8. A Music Book. Have a friend you care about who plays an instrument? Head to the music store and buy a book of blank sheet music. Write a letter to them on the first page telling them how much they mean to you and urge them to start writing their own music.

9. A Personalized Journal. If you don’t have the $10 to buy a journal, buy a black and white notebook from the drug store and shellac with pretty paper (link), magazine cut outs, photographs, newspapers (this can make for a really cool look), or quotes. Write a little note in the cover and then wrap that bad boy up.

If you want to get even more personal, you could write a quote or unfinished sentence every few pages or so, to prompt some inspirational writing.

10. A Memory Collage or Scrapbook. I made this for my best friend my senior year in high school and then for a boyfriend in college. I made a list of special memories we had together and found pictures, pamphlets and quotes to describe them. I think each book was about ten pages. I wrote my memory of the event and then added pictures, quotes, stickers, movie/airline tickets.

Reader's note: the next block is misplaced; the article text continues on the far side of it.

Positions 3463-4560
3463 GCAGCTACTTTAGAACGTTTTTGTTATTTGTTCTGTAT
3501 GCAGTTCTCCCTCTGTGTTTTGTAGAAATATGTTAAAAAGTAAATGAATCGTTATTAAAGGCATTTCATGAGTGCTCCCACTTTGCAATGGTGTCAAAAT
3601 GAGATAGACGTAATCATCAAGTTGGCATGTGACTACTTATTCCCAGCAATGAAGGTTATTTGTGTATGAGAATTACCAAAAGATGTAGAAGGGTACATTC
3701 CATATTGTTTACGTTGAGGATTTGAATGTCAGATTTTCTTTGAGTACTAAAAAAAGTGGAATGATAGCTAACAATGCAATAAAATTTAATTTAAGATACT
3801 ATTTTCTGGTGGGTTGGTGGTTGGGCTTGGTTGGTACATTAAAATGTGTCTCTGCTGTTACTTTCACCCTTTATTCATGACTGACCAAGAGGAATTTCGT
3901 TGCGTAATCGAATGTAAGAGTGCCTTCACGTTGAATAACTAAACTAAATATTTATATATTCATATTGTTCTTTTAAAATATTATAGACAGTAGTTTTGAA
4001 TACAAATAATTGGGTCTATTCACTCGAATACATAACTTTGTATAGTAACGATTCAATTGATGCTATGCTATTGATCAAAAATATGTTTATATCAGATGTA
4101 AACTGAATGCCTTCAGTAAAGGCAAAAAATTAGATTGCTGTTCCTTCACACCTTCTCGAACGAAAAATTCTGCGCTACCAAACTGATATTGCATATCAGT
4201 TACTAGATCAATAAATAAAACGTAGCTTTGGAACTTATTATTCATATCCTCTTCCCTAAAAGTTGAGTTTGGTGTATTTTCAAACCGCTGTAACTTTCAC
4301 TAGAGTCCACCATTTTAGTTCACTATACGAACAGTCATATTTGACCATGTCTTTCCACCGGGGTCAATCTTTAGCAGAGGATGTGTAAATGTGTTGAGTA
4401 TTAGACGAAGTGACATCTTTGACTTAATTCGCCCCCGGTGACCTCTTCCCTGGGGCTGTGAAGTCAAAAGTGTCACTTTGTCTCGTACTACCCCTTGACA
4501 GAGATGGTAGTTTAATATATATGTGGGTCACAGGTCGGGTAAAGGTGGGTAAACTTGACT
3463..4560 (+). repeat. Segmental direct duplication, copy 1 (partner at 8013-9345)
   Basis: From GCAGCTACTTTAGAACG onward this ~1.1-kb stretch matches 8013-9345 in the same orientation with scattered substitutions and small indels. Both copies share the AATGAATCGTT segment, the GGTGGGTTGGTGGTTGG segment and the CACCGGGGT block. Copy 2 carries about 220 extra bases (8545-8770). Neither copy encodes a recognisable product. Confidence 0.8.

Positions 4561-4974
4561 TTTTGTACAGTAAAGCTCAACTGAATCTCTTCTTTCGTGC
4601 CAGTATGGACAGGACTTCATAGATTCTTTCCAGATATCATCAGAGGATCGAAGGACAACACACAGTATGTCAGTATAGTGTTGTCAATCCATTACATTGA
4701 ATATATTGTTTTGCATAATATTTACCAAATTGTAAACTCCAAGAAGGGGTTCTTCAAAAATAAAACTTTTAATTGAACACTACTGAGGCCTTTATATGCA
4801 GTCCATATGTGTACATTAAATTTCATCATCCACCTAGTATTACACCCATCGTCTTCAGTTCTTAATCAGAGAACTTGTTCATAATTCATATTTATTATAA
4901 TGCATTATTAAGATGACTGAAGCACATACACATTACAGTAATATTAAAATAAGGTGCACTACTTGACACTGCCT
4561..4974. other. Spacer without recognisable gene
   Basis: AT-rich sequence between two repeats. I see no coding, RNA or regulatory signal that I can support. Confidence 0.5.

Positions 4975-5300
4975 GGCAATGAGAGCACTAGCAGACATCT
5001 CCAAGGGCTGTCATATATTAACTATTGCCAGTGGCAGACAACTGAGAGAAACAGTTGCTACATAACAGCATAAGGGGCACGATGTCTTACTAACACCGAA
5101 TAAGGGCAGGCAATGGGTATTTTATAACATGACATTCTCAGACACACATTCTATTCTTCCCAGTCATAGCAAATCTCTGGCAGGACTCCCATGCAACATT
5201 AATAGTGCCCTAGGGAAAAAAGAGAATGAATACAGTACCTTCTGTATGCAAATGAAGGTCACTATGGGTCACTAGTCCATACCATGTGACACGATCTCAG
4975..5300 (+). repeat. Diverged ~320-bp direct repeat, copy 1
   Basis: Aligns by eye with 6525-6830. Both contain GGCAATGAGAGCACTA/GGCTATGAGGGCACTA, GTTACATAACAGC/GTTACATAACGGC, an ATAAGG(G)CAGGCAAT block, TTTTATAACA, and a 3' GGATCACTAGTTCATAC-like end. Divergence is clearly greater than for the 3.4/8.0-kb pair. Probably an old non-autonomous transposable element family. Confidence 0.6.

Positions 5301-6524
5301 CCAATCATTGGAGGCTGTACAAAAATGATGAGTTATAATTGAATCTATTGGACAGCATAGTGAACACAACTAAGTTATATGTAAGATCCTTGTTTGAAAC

11. Frame A Favorite Quote. This one is super easy. Take a favorite quote of a friend or family member. Buy a cheap frame. Or if you don’t want to buy a frame, you could take a piece of tag board and cover it with nice paper. Use your best handwriting or favorite font on the computer to write it up. Put in the frame or paste on the tag board. Wrap it up. My best friend framed my favorite line from Robert Frost’s poem Birches when I was 12 years old and gave it to me for Christmas. It still sits on my desk today.
Still stumped? Check out these discussions on Wesabe for great gifts that won’t break the bank.

Ideas For A Frugal But Wonderful Holiday
How To Get Friends/Family To Agree On A Spending Cap This Season

Inexpensive Holiday Gifts

Please feel free to share your ideas here!

Wesabe Partners With Telegraph Media Group

November 11, 2008

It’s a big day here at Wesabe. We’re excited to announce that we’ve signed a partnership with Telegraph Media Group, publishers of The Daily Telegraph, the UK’s biggest selling quality daily newspaper. A co-branded version of our site, called the Telegraph Personal Finance Planner – launches today at Telegraph.co.uk (TCUK):